My Boo (2013)

Watching My Boo, I couldn’t help but secretly wish it was the most elaborate Running Man Challenge video ever, its 77-minute running time culminating in a group dance number to the Ghost Town DJs hit of the same name, but alas, there was no such payoff to this dull, uninspired fatal attraction thriller.

In fact, there’s no payoff whatsoever, because there’s NO ENDING. Presumably, the production ran out of money, because the movie. Just. Stops. That’s probably for the best, though, since there was little hope the film would improve enough during its climactic moments to make it worthwhile.

If you’ve seen any psycho stalker movie of this ilk, you know how this one plays out. A seemingly kind, innocent individual — in this case, a next door neighbor named Fred (Revon Yousif) — enters the life of our protagonist, Lisa (Ashlee McLemore, from The Ghost of Saint Aubin). He runs into her “coincidentally” several times, slowly infiltrating her life while secretly committing nefarious acts to break down her will and her ties with others: making harassing calls, setting up hidden video cameras in her apartment and ultimately, attacking her boyfriend (a temperamental lout who never does anything worthy of her devotion) and anyone who looks at her sideways.

This sort of film can be a guilty pleasure, but My Boo can be deemed enjoyable only on a “so bad it’s good” level, as it suffers from the typical shortcomings of micro-budget fare: a cliché-ridden script, amateurish acting, poor sound, drab dialogue and inept action sequences (in one stabbing scene, the attacker looks like he’s buttering bread).

One particular quirk makes it strangely watchable in a train-wreck, drinking game sort of way, though: there must be a DOZEN scenes (I lost count around eight) comprised of people talking on the phone. JUST TALKING ON THE PHONE. Seriously, I had to look to see if the words “sponsored by Sprint” appeared in the credits. And if that’s not ridiculous enough, the disembodied voices on the other end of the line are clearly the muffled voices of someone speaking off camera from across the room.

Still, it’s nice to see a genre film directed by a black woman (Erica D. Hayes), but it would’ve been nicer if casting hadn’t reinforced the tired hierarchy of the light-skinned “good girl” lead and dark-skinned, brash, hyper-sexual sidekick — named Strawberry (Eboni Deberry), for goodness’ sake.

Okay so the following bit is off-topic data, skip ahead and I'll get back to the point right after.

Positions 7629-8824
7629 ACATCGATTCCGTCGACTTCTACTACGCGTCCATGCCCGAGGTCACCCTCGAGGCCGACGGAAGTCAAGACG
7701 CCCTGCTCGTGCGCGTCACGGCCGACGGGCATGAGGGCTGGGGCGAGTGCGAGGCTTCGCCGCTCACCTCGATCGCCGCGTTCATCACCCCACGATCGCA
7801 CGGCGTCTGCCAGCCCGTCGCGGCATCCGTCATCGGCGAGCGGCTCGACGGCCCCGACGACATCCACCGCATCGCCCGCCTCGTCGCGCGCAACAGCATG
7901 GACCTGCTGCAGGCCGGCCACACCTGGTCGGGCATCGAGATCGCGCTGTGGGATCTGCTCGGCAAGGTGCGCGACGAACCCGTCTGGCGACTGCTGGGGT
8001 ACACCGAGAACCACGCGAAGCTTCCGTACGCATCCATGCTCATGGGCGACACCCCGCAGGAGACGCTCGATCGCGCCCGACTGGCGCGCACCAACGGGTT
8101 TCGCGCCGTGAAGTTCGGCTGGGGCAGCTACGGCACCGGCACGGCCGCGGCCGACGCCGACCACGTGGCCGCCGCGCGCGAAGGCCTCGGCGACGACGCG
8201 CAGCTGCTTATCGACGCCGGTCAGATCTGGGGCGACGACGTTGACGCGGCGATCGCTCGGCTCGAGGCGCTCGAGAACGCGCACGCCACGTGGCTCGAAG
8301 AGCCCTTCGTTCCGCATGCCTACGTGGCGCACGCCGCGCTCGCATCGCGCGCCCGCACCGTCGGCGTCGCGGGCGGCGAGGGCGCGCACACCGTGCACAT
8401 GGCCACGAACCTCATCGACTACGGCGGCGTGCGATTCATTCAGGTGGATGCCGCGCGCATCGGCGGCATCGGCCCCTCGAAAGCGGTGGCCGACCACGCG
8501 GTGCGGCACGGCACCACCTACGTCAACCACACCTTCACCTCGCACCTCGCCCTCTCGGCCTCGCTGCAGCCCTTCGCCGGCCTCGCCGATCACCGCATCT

My Boo, AKA My Phone:

A scene from the horror movie My Boo
“I can’t talk right now; someone’s watching me on the phone.”
A scene from the horror movie My Boo
“It’s so weird; I feel like someone’s still watching me on the phone.”
A scene from the horror movie My Boo
“Seriously, I feel like I’m being watched. Good thing I have my phone!”
A scene from the horror movie My Boo
“I’m so glad I put in those cameras so I can watch her on the phone…”
A scene from the horror movie My Boo
“You might have your finger on the camera lens, but I have my finger on my phone.”
A scene from the horror movie My Boo
“Can I take my phone in the shower? I wouldn’t want to be without my phone.”
A scene from the horror movie My Boo
“What IS this thing? Oh yeah, it’s my phone.”
A scene from the horror movie My Boo
“I can’t talk right now; she’s all pissy because I’m on her phone.”
A scene from the horror movie My Boo
“Are you sure? How else am I supposed to clean my phone?!?”
A scene from the horror movie My Boo
“My hand gets terrible reception. Where’s my phone?!?!”
A scene from the horror movie My Boo
“This guy’s so PHONE-y. He’s not like you, phone.”
A scene from the horror movie My Boo
“Oooh, you’re a kinky one, phone…”
A scene from the horror movie My Boo
“I don’t understand, phone. What did I do wrong? Is it because I use the word ‘phone’ too much, phone? Phone?”
A scene from the horror movie My Boo
“PHONE??? PHHHHHHHHHHOOOOOOOOOONNNNNNNNNE!!!”
A scene from the horror movie My Boo
“All work and not play makes phone phone phone phone phone phone phone phone phone phone phone phone phone…”
A scene from the horror movie My Boo
“Yeah, I’m so glad you got rid of her so we could have some time together, phone. You know what time it is…because you have a built-in clock and stuff.”

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